10. What is it about Ted that makes you play him so well? Is Ted the character you auditioned for or was there another?

Ted is the only role I auditioned for and the only role I wanted to play. I understand Teds psyche, love his big heart and dry humor. Ive been where he is and am very sympathetic of his plight. Its just one of those magical creative connections where so much of my own life experiences enable me to play him in a way that no one else could. Its not necessarily the best way, just unique to my vision.

11. Has anyone made the observation that you resemble George Clooney - a MUCH better looking George Clooney?

All right, now youre going overboard. The suggestion of a mere resemblance is flattery enough! As a matter of fact I was working on a show with an actress named Rose Abdoo back in 1994 and she brought in a TvGuide with a picture of this fella named George who was in this new show called ER. Oh, my GAWD! she screamed I had to show you this. Its your brother! He looks exactly like you. I didnt see the resemblance then, but after years of people saying the same thing to me  I still dont see it. But Thanks! I hope to work with him someday soon. Maybe hell see the resemblance.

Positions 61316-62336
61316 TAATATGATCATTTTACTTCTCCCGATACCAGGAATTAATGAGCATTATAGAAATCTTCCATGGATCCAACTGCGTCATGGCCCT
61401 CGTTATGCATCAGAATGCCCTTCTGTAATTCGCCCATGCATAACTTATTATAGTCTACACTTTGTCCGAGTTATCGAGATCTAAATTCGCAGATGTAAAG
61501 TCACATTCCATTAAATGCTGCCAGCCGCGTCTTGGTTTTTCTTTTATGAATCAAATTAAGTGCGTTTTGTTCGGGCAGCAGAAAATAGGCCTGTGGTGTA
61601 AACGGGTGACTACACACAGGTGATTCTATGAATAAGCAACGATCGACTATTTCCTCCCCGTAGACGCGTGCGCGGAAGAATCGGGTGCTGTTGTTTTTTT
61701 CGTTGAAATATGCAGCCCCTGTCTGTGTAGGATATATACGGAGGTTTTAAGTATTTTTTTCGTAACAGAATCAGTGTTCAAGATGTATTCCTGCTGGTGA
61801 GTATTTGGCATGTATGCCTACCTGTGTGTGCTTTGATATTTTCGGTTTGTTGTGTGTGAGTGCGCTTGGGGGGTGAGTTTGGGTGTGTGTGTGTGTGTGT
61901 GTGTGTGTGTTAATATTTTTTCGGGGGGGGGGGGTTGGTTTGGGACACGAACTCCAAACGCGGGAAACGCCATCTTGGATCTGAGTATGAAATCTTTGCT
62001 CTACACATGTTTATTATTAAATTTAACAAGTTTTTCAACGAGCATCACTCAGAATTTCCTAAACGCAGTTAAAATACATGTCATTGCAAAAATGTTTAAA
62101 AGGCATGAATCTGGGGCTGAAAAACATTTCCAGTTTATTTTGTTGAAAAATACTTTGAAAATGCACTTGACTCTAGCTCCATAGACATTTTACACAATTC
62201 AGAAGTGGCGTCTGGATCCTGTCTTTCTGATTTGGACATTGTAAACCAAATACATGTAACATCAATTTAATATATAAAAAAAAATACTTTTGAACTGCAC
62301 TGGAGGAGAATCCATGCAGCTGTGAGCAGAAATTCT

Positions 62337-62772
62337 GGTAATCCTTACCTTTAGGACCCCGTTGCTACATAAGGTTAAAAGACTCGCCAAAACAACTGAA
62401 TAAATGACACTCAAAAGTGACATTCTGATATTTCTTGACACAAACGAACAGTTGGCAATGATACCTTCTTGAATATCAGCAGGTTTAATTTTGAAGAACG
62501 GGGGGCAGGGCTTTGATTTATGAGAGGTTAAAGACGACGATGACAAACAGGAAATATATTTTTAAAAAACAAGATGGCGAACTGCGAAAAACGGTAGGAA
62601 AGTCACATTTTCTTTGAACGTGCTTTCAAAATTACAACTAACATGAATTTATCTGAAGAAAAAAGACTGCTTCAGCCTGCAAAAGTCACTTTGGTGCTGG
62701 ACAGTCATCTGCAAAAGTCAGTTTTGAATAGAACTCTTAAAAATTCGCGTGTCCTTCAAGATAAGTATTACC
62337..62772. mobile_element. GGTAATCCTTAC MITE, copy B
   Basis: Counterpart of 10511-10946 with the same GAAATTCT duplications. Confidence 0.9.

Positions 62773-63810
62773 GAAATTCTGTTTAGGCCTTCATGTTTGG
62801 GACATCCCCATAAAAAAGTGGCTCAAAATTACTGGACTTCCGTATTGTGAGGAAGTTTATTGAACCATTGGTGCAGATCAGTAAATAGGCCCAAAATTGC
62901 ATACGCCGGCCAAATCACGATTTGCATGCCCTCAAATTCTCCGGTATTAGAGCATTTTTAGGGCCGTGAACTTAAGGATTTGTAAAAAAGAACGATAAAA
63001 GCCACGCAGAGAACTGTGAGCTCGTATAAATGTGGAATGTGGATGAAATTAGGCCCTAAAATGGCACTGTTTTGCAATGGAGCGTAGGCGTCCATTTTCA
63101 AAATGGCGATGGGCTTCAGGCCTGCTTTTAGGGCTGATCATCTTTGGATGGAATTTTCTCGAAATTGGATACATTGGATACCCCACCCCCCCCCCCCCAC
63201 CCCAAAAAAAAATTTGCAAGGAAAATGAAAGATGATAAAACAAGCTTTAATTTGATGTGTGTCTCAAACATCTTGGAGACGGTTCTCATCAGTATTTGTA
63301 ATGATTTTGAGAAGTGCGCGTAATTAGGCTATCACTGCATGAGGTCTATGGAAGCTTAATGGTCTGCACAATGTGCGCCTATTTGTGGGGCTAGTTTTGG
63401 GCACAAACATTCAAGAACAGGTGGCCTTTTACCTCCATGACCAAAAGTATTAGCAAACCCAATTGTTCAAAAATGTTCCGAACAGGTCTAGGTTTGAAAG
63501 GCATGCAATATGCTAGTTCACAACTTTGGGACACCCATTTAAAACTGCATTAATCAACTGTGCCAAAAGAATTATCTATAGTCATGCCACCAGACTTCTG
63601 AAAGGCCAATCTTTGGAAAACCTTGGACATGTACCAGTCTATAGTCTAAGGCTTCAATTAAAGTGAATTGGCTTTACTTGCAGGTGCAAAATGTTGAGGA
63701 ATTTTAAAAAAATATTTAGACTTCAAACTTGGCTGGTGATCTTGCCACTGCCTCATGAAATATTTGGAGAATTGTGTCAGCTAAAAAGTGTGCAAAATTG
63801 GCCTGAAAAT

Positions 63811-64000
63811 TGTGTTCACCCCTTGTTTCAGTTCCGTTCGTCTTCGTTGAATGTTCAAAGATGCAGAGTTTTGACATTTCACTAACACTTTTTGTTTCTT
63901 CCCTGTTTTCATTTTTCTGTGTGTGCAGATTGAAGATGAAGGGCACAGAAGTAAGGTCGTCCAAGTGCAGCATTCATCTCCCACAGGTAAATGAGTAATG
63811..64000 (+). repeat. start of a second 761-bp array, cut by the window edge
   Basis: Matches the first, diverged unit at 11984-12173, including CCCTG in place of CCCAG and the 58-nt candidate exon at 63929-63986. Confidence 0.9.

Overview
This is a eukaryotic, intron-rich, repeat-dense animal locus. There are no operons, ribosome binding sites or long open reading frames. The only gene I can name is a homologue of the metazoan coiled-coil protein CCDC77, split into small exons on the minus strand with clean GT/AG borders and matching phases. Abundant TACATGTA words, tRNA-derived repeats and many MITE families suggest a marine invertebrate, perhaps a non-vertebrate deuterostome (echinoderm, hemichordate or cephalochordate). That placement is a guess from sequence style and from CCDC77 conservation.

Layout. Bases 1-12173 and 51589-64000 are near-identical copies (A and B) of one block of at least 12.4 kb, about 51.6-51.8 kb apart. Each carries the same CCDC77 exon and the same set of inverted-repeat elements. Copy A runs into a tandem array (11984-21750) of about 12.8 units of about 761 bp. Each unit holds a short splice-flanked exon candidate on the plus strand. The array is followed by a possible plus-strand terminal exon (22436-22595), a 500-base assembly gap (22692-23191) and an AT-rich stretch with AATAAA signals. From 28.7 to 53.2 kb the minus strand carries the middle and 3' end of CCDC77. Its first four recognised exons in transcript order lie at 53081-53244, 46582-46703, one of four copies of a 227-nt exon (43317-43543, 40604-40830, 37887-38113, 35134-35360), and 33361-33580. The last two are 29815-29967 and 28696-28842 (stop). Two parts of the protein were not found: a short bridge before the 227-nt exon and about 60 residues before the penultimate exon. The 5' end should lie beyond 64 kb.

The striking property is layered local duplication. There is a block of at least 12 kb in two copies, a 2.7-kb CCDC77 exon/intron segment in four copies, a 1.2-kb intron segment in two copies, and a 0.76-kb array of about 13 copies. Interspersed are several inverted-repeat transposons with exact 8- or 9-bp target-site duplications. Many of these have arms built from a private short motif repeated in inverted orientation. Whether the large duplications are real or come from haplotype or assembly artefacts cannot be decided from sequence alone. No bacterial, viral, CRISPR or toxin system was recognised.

12. Are you a UConn Husky fan by chance?

Well, I went to Conn. College not UCONN, so I am a Conn. College Camel fan  yes, the Camels! But I do enjoy when the Huskies are winning as well.

13. What is the weirdest/scariest thing you have gotten from a fan? How do you react when fans can't seem to separate your character from you?

A small statue of a bishop whose head has been replaced by a fishs.